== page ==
In this study, 50 women with suspected solid breast lesions received routine conventional ultrasound of ipsilateral ALNs followed by quasi-static ultrasound elastography using software from the University of Cambridge. “The ultrasound elastography was retrospectively scored one to four (blinded for histology) and compared to histology as reference standard,” Taylor said.

Results showed that adding ultrasound elastography to conventional ultrasound reduces the false positive rate from 44 percent to 19 percent. Twenty-seven were morphologically normal on conventional ultrasound of which five were malignant at surgical histology. Importantly, all five were suspicious/malignant (score 3/ 4) on ultrasound elastography. Adding ultrasound elastography to conventional ultrasound raises sensitivity by 24 percent.

“Of the 21 ultimately positive in histology, 15 were correctly identified by ultrasound elastography as positive, and an additional four from the conventional ultrasound arm. Remember this scenario, unlike that of elastography of breast lesions where we are more interested in specificity than sensitivity because we want to avoid unnecessary biopsy, in the axilla, within reason, we are more interested in sensitivity to avoid unnecessary surgical sentinel lymph node biopsy,” according to Taylor

The results showed sensitivity of ultrasound elastography of 90 percent and specificity of 86 percent.

At the same session on ultrasound developments, Dr. Ali Riza Sever from Maidstone Hosptial, UK, presented results from a study which evaluated use of microbubbles to identify involvement of the sentinel lymph node (SLN) compared to SLN biopsy with blue dye which is the standard procedure for axillary staging in early breast cancer.

Twenty-five percent of patients undergoing SLN biopsy currently require a second operation. This study looked at whether identification of SLNs with microbubbles would prevent or reduce the need for second operation.

“In order to validate our results with surgical results, we inserted a guide-wire into the enhancing lymph node preoperatively and correlated these nodes with the surgeons ‘hot’ and blue nodes. We showed that what we saw was the same as what a surgeon would have otherwise seen,” Sever said.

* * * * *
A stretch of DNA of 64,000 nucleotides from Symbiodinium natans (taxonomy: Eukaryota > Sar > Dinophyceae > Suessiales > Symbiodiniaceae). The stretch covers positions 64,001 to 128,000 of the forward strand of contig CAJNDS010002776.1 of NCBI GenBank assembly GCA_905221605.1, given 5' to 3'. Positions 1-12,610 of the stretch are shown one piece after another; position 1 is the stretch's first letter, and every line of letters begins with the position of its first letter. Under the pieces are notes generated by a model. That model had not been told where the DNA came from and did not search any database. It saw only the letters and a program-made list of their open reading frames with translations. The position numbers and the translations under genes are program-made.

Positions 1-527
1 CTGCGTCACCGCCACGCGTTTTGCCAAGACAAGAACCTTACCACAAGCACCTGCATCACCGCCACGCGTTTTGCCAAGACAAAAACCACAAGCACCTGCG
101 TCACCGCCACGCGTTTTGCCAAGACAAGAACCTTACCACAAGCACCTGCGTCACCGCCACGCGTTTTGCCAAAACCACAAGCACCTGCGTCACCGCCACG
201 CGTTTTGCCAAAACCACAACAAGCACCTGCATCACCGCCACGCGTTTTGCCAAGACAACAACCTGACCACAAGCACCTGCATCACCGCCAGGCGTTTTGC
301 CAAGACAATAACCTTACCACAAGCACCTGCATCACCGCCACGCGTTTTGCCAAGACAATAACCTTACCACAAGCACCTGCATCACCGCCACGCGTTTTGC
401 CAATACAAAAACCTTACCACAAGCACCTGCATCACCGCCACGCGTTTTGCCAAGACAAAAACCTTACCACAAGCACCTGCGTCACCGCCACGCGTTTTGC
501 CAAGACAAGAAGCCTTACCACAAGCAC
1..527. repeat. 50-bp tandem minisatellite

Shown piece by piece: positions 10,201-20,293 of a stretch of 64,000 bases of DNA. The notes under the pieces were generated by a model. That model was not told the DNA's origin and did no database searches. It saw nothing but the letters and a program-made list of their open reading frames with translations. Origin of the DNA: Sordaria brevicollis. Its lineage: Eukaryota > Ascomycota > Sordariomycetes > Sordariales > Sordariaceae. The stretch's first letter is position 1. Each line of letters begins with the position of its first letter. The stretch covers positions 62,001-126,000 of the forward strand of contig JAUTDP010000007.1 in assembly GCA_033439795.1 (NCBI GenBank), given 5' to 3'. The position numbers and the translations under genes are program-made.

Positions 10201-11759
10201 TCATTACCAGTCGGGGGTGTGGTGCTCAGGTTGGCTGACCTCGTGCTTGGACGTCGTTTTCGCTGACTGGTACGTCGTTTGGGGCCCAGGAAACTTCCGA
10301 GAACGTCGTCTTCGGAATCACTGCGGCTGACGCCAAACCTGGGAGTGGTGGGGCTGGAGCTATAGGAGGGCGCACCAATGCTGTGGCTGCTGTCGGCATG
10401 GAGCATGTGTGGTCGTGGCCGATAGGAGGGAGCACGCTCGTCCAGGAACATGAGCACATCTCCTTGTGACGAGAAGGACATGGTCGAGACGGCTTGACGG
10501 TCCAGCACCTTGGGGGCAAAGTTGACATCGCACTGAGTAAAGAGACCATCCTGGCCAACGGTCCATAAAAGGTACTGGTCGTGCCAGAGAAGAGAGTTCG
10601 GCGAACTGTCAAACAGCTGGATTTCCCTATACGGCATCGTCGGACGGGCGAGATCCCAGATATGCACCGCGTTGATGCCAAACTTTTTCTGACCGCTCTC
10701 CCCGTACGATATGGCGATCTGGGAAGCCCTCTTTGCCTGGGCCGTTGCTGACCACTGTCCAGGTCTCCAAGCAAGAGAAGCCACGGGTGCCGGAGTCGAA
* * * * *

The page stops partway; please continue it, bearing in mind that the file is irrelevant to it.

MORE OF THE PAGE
Following the successful validation phase they recruited 99 patients with proven invasive breast cancer who received microbubbles injected intradermally into the areola margin. SLNs were identified and biopsied preoperatively by contrast-enhanced ultrasonography.

Depending on the biopsy results, patients had either a conventional SLN biopsy or axillary lymph node dissection (ALND). In 97 cases, SLN was successfully identified. Eighteen of these were lymph node positive. Eleven of this group were proven node positive by using the microbubbles and were treated with immediate ALND whilst the remainder underwent conventional SLN biopsy with blue dye and isotope injection. “We reduced futile SLN procedures to 8 percent due to this microbubble procedure,” Sever said.

In conclusion, Sever said that microbubbles can identify the SLN, and when the enhanced lymph node is biopsied it is possible to reduce the completion ALND rates in more than 50 percent of the cases, however a negative biopsy result cannot omit the need of a conventional SLN biopsy.

View the article online

Article written by staff at diagonosticimaging.com and adapted for the purposes of this newsletter.

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The Trouble with Ultrasound's Pervasive Use by Non-Radiologist

Use of ultrasound by non-radiologists has shot up in recent years, for procedures and for diagnostics. Thanks to it being a safe, easy-to-use modality and the machines becoming increasingly smaller and more portable, clinicians ranging from trauma surgeons to cardiologists to anesthesiologists, are finding uses for ultrasound.

This is according to a recently published review article in the New England Journal of Medicine, “Point-of-Care Ultrasonography,” written by Christopher M. Moore, MD and Joshua Copel, MD, in conjunction with the November 2010 American Institute of Ultrasound in Medicine (AIUM) Practice Forum on point-of-care use of ultrasound. At the forum, 45 organizations came together to discuss and develop specialty-specific performance and training guidelines for the use of ultrasound. The AIUM continues to work with these groups on guidelines.